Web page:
Food prices stay steady in Wisconsin

Wisconsin Farm Bureau Federation News Release

MADISON – Retail food prices at the supermarket decreased modestly during the third quarter of 2012 according to the latest Wisconsin Farm Bureau Marketbasket Survey.

“With this summer’s drought not expected to make a price impact until 2013, we are not seeing any prevailing trend when it comes to food prices,” said Casey Langan, Wisconsin Farm Bureau Federation spokesman.

“Energy prices are always a major driver of food prices,” Langan said. “Energy prices have been relatively high this year, but they have also been very stable. As a result, we are not seeing volatile price swings for food like we did in 2009 and 2010.”

“Much has been made of the drought’s impact on the price of crops like corn and soybeans. However their market price is just a portion of retail food prices. The majority of your grocery bill comes from the energy-intensive efforts of processing and transporting food,” Langan said.

Farm Bureau’s informal survey shows the total cost of 16 food items that can be used to prepare one or more meals was $49.60. While it marked a drop of 72 cents (or about 1.4 percent) from the second quarter of 2012, it is nearly the same price as the first quarter of 2012 ($49.55).

The cost for the survey items decreased 1.9 percent compared to one year ago.

Of the 16 items surveyed, eight increased in price while eight decreased in price compared to the prior quarter.

Items with decreases in price of nine percent or more were russet potatoes (a five-pound bag fell 20 percent, $2.40 to $1.92), vegetable oil (a 32-ounce bottle decreased 11.5 percent from $3.21 to $2.84), white bread (a 20-ounce loaf fell nine percent from $1.67 to $1.52).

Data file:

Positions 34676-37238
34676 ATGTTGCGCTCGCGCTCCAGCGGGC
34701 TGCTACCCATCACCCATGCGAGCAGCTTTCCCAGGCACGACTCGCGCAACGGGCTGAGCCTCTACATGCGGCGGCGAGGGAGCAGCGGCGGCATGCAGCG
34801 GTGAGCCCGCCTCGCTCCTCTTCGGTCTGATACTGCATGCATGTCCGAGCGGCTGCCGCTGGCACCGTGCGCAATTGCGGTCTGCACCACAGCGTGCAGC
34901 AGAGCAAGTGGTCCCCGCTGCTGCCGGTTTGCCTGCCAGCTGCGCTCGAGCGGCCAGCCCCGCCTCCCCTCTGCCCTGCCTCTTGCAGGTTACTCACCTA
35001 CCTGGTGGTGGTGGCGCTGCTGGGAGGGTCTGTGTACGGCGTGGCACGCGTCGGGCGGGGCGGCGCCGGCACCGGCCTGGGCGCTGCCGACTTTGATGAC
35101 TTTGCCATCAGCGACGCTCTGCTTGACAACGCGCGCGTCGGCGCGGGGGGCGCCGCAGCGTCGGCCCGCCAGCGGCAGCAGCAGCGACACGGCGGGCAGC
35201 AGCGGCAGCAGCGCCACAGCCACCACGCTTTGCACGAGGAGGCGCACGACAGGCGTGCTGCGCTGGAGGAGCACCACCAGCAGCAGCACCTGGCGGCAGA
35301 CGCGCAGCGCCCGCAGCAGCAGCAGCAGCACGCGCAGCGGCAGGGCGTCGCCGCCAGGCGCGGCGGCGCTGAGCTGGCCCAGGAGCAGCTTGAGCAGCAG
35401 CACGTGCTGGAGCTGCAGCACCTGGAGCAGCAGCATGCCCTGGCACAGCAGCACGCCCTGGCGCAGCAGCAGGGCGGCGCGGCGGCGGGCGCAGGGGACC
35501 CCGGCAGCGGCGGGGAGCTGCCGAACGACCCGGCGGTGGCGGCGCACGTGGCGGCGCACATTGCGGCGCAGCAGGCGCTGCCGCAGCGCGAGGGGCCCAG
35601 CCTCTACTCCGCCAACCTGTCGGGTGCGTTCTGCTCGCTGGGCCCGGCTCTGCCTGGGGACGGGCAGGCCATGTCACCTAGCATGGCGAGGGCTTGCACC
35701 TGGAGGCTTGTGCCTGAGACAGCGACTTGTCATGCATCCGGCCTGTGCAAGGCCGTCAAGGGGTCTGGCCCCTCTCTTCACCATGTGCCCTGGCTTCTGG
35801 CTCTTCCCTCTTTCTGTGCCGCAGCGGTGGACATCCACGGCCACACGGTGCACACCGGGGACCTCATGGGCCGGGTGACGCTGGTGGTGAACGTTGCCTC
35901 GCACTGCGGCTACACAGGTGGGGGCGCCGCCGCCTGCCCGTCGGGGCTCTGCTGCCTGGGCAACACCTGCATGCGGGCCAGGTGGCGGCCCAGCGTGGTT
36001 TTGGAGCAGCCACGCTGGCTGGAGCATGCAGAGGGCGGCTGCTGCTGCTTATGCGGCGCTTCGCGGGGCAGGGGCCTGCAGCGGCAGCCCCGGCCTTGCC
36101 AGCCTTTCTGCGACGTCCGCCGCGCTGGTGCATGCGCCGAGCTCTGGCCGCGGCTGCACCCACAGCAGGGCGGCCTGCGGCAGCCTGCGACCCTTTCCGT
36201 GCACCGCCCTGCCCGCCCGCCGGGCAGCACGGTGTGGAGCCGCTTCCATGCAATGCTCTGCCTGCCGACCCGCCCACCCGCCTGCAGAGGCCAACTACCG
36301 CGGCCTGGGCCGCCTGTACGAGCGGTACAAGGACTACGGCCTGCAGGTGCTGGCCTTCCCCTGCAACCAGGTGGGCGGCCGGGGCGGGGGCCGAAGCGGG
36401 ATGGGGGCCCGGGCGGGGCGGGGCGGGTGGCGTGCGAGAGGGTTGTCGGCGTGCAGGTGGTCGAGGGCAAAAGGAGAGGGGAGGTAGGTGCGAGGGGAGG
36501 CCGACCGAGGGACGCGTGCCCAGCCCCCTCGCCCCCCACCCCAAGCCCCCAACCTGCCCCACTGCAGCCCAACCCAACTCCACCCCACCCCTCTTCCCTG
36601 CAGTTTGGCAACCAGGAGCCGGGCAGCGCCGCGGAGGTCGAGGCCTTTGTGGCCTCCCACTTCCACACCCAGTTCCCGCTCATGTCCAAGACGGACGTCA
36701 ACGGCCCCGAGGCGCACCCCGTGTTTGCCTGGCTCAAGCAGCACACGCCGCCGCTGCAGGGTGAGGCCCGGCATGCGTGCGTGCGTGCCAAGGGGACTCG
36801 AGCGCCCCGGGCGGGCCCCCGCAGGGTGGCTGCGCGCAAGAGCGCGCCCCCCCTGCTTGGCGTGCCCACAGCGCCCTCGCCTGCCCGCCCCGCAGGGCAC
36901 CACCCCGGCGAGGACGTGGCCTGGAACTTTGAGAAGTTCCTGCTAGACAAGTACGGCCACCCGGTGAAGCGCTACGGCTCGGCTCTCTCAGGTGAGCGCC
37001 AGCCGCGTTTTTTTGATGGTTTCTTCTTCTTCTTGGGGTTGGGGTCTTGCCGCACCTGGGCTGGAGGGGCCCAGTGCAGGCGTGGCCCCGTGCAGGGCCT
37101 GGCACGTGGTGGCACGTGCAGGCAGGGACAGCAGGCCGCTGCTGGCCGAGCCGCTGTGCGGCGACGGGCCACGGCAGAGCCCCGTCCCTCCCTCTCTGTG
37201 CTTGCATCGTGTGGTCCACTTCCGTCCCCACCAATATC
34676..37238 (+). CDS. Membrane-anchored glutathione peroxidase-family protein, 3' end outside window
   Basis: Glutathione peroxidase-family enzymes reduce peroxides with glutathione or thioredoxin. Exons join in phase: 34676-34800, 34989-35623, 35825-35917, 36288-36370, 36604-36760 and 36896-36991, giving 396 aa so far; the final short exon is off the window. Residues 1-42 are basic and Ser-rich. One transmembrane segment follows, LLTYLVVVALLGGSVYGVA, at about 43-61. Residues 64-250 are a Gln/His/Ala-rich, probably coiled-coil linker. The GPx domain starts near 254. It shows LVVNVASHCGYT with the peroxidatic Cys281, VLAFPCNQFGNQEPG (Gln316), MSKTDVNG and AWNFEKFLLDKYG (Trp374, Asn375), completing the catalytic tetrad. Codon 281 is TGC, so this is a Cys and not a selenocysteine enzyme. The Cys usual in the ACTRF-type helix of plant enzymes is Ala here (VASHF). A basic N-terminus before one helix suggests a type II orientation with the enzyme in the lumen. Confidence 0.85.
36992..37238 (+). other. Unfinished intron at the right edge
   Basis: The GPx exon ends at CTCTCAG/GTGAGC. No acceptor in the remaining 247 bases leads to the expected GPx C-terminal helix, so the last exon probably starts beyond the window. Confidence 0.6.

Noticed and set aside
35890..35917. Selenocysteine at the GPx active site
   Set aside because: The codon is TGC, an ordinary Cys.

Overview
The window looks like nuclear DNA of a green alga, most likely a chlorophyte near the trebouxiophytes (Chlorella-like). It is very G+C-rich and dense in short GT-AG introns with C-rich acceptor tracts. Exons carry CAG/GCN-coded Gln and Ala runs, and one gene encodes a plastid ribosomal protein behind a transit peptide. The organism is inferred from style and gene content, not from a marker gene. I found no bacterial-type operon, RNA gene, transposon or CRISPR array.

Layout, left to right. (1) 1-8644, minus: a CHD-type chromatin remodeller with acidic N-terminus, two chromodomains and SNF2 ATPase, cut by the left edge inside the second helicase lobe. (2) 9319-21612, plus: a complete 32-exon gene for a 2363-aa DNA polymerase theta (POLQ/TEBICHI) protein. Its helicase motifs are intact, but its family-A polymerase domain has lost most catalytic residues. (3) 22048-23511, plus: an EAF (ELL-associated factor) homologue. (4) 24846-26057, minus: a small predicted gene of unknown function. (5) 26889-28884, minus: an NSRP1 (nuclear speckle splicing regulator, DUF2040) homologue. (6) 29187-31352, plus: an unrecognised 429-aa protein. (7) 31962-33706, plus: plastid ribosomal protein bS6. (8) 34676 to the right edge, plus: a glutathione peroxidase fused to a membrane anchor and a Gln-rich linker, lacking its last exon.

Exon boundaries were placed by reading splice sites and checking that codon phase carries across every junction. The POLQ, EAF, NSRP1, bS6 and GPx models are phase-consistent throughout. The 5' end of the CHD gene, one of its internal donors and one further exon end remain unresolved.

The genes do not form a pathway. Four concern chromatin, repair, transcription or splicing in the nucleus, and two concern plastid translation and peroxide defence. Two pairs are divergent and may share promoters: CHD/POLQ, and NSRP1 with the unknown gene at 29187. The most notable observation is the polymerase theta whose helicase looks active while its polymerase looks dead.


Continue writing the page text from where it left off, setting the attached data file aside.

Items with increases in price of nine percent or more were bacon (one pound increased nine percent from $4.12 to $4.49) and eggs (a dozen large, Grade A increased 17.2 percent from $1.28 to $1.50).

Wisconsin’s $49.60 Marketbasket is $2.30 less than the American Farm Bureau Federation’s national survey of the same 16 food items. AFBF’s survey rang in at $51.90. Despite the lower overall price, five of the 16 items recently surveyed in Wisconsin were higher than the national average: apples, orange juice, shredded mild cheddar cheese, ground chuck and bacon.

Over the last three decades retail grocery prices have gradually increased while the share of the average dollar spent on food that farm families receive has dropped. In the mid-1970s, farmers received about one-third of consumer retail food expenditures in grocery stores and restaurants. Since then that figure has decreased steadily and is now about 16 percent, according to the U.S. Department of Agriculture’s revised Food Dollar Series. Using that percentage across the board, the farmer’s share of this quarter’s $49.60 grocery bill would be $7.94.

Despite higher prices, the USDA says Americans will still spend approximately 10 percent of their disposable annual income on food, the lowest average in the world.

The Marketbasket Survey is a quarterly look at the trends in food prices in Wisconsin in relation to changing farm prices, weather and wholesale and retail food marketing. Members of the Wisconsin Farm Bureau collected price samples of 16 basic food items in 31 communities across Wisconsin in September.

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